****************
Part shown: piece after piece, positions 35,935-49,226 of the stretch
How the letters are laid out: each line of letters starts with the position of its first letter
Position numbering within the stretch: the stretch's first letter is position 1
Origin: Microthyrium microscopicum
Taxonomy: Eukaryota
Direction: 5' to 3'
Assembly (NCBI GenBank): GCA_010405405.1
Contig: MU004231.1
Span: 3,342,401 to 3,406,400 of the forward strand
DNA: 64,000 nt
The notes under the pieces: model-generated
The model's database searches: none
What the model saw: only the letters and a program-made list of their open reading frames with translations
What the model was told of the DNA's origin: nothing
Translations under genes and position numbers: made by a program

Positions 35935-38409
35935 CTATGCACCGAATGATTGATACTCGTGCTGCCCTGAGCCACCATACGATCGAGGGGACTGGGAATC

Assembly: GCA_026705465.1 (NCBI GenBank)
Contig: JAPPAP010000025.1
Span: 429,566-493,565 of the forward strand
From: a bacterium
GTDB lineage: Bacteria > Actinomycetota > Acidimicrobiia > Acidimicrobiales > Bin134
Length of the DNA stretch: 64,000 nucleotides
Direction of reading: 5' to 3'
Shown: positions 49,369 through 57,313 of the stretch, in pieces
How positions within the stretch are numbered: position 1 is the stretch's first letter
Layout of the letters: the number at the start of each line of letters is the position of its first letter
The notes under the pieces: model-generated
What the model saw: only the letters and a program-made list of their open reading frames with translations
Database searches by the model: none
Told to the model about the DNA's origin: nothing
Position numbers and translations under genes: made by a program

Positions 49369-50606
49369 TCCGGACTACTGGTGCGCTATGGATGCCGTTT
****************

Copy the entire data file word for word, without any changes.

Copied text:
Part shown: piece after piece, positions 35,935-49,226 of the stretch
How the letters are laid out: each line of letters starts with the position of its first letter
Position numbering within the stretch: the stretch's first letter is position 1
Origin: Microthyrium microscopicum
Taxonomy: Eukaryota
Direction: 5' to 3'
Assembly (NCBI GenBank): GCA_010405405.1
Contig: MU004231.1
Span: 3,342,401 to 3,406,400 of the forward strand
DNA: 64,000 nt
The notes under the pieces: model-generated
The model's database searches: none
What the model saw: only the letters and a program-made list of their open reading frames with translations
What the model was told of the DNA's origin: nothing
Translations under genes and position numbers: made by a program

Positions 35935-38409
35935 CTATGCACCGAATGATTGATACTCGTGCTGCCCTGAGCCACCATACGATCGAGGGGACTGGGAATC

Assembly: GCA_026705465.1 (NCBI GenBank)
Contig: JAPPAP010000025.1
Span: 429,566-493,565 of the forward strand
From: a bacterium
GTDB lineage: Bacteria > Actinomycetota > Acidimicrobiia > Acidimicrobiales > Bin134
Length of the DNA stretch: 64,000 nucleotides
Direction of reading: 5' to 3'
Shown: positions 49,369 through 57,313 of the stretch, in pieces
How positions within the stretch are numbered: position 1 is the stretch's first letter
Layout of the letters: the number at the start of each line of letters is the position of its first letter
The notes under the pieces: model-generated
What the model saw: only the letters and a program-made list of their open reading frames with translations
Database searches by the model: none
Told to the model about the DNA's origin: nothing
Position numbers and translations under genes: made by a program

Positions 49369-50606
49369 TCCGGACTACTGGTGCGCTATGGATGCCGTTT